Friday, April 12, 2024

Test Drive Software: Vista, Linux, and Apps

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Did the Mojave experiment not quite convince you to go out and get Windows Vista? Perhaps you’re a Windows user wanting to learn more about Linux. Or, maybe you want to evaluate an application without installing anything.

In that case, test drive software is just what you need.

When I first heard about test driving Windows and Linux, I was a bit skeptical. A browser-based rendition of a fully working operating system? C’mon. I thought it would crawl – even with my 20Mbit Internet connection.

Nevertheless, I went and tried the Test Drive for Windows Vista. Now it needs to be said that the test drive will only work with Internet Explorer, because it requires Active X controls (sorry Firefox users). However, you are testing a Microsoft product so I guess we can say fair’s fair.

Just provide an email address and choose your country. You’ll get a full working version of Windows Vista Ultimate with Service Pack 1. In fact, not just Vista Ultimate, but also the full Office 2007 suite and some other neat features, such as the Application Compatibility Toolkit, Deployment Toolkit and even a few demos to show you some of the cool new items available in Vista.

The test drive’s responsiveness was actually surprising. The applications all opened with little delay and everything worked just as it does on my desktop. The only real drawback was launching applications to check out the screen flipping option. Due to graphics limitations, I got a few hardware errors and it took a few minutes to load everything to test the functionality.

Overall, I was impressed and I thought it was cool to be able to run Vista in a browser. So I wanted to see what else I could “Test Drive” from my Web browser. The next few things I found had the advantage of being available to all browsers.

Test Driving Linux

In my search I found Linux Test Drive. This beta project allows the user to determine the best distribution of Linux and then to test it online. At this point they’re just taking registrations and will email users once it’s all ready for testing.

For a working distribution, try going to Ulteo and signing up for a free account. Then you can launch their browser-based desktop. This distribution is loaded with Linux applications, including the OpenOffice suite. Other available Linux apps include Firefox, Thunderbird, Kopete and KPDF.

Ulteo allows you to share your desktop session and to store up to 1GB of data. There is an application version, which installs onto your Windows PC and includes hundreds of Linux-based applications. So if you enjoy features from each of these two operating system platforms you can have the best of both worlds. It gets better still: you can download the Ulteo virtual desktop and run Linux applications from Windows by simply launching the applications from the Ulteo panel.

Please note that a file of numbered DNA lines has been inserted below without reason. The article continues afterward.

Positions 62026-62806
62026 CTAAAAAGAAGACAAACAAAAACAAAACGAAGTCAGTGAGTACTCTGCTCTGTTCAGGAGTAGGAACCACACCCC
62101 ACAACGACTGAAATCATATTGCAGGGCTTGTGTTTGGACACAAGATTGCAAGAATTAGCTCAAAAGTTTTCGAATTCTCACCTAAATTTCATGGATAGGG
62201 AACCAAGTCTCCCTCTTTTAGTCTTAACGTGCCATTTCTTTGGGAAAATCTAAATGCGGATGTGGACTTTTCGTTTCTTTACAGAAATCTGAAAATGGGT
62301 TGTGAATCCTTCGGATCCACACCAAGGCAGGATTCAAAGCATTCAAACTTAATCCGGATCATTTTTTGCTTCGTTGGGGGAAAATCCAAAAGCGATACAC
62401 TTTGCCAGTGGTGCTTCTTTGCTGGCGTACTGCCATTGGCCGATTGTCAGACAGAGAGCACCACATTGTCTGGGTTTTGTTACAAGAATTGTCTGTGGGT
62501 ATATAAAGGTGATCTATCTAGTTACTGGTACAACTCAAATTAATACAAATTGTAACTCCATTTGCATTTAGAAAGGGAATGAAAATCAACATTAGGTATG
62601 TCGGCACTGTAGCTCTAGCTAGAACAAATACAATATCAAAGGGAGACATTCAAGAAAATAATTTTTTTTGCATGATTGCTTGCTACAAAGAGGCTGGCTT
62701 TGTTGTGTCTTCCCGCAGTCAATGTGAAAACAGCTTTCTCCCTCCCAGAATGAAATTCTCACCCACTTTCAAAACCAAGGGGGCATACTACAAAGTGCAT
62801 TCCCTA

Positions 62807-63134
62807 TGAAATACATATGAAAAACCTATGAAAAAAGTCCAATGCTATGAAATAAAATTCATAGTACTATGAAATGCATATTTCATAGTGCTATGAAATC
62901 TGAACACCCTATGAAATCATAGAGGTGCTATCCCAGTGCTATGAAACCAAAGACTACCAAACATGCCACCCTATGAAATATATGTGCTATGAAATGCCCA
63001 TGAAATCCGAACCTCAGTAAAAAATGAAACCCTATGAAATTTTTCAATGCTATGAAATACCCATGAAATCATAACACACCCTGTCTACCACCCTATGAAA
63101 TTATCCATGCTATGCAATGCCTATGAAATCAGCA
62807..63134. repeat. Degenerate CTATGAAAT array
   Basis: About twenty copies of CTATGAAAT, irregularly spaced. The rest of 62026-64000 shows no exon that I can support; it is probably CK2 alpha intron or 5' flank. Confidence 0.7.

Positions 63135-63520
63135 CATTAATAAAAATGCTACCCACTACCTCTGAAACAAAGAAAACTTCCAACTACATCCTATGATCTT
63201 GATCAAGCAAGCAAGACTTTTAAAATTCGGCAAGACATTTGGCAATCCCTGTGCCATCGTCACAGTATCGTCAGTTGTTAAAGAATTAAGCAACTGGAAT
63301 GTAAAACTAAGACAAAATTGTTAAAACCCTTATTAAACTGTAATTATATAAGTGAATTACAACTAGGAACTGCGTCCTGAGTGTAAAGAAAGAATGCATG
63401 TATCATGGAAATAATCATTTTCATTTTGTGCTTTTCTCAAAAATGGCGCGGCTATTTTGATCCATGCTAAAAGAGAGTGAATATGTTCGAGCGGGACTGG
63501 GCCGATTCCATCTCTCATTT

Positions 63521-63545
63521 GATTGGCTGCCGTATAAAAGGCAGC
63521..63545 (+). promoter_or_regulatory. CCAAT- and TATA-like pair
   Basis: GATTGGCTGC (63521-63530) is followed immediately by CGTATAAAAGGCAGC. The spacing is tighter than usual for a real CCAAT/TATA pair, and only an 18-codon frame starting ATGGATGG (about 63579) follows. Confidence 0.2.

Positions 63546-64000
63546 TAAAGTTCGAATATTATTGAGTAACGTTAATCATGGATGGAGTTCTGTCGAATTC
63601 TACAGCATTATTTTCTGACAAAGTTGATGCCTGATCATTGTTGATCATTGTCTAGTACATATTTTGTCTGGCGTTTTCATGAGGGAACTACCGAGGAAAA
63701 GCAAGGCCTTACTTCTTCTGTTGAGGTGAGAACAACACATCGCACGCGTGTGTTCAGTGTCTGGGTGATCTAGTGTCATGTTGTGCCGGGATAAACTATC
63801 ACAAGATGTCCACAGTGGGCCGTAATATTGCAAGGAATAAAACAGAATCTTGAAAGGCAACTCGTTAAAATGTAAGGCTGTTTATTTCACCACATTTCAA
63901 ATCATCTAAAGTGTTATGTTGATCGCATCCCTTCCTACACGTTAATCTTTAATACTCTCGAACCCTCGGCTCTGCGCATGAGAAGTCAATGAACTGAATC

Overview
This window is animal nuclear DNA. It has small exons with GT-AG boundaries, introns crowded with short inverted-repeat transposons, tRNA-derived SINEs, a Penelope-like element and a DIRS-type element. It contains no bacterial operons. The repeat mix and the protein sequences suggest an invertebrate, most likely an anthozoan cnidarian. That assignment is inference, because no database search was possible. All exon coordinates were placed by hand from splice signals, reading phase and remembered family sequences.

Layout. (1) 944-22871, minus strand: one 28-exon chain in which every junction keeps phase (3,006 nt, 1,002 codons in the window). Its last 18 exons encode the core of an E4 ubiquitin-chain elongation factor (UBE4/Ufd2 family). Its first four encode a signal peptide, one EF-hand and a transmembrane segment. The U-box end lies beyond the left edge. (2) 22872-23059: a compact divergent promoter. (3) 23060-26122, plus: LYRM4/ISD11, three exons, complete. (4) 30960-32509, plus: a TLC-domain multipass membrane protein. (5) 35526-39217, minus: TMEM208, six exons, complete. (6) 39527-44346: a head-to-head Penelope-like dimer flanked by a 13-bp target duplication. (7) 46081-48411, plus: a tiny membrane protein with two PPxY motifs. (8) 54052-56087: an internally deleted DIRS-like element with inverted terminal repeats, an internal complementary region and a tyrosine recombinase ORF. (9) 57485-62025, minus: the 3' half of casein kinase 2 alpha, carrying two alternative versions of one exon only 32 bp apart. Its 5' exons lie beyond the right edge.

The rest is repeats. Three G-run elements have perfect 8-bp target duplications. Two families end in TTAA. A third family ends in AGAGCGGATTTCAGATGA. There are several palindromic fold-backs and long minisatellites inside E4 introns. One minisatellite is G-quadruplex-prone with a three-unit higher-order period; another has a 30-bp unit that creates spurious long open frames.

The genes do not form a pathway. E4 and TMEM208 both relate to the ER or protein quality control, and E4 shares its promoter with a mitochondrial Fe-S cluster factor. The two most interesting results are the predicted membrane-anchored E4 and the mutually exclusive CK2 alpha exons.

More Test Drive Options

But test driving operating systems is not all you can do – a few applications and collaboration products will also let you test drive them.

Zimbra, a popular open source collaboration suite, offers a full online browser-based demo on their site. To give it a spin go to Zimbra’s hosted Demo. This is a test drive of Zimbra’s hosted service, but it has all the features you’d find in the full deployment.

This is a great way to try all the features of Zimbra without having to bother with all the installation and configuration it would take to get a live demo up and running in your environment. On the test drive you get a look at the email, address book, calendaring and more. The online demo even comes with a full Help menu to assist you in becoming familiar with Zimbra.

Runaware is a test drive Web site that uses an underlying Citrix infrastructure to allow you to test drive various software applications. You can find dozens of applications to test drive and get familiar with before you purchase them. Even better, there is nothing to install on your system ever.

When I was an IT Director, the thing I hated most was to install numerous demos onto a test machine. Later, thanks to VMware and Virtual PC, I could install these into a Virtual PC and simply close it without saving to remove any evidence that it ever existed.

However, I still had to waste time installing, and in some cases configuring these apps onto a machine. How many of us in IT have tons of time to spend installing test applications?

Remember, the more time we spend installing and testing, the less time we have for things like playing Ace Online.

(I’m kidding – I would never suggest that we should spend our work hours playing online video games. Would I?)

Test driving has slowly become an addiction to me. The idea of being able to get what I want out of software without it being on my computer has me sitting on the edge of my seat waiting to see what happens with SaaS (Software as a Service) implementations.

I must admit I didn’t take much interest before, and I guess that was because being an infrastructure and security guy for so long, the paranoia of allowing anything to get out of your direct control was just too much for me to bear.

Being on the education and journalism side of things, I can say I have seen the light. Take a chance – test drive Vista, Linux or anything else you can find. It’s a great way to dive right into an OS or application without committing time to redundant setup and configurations.

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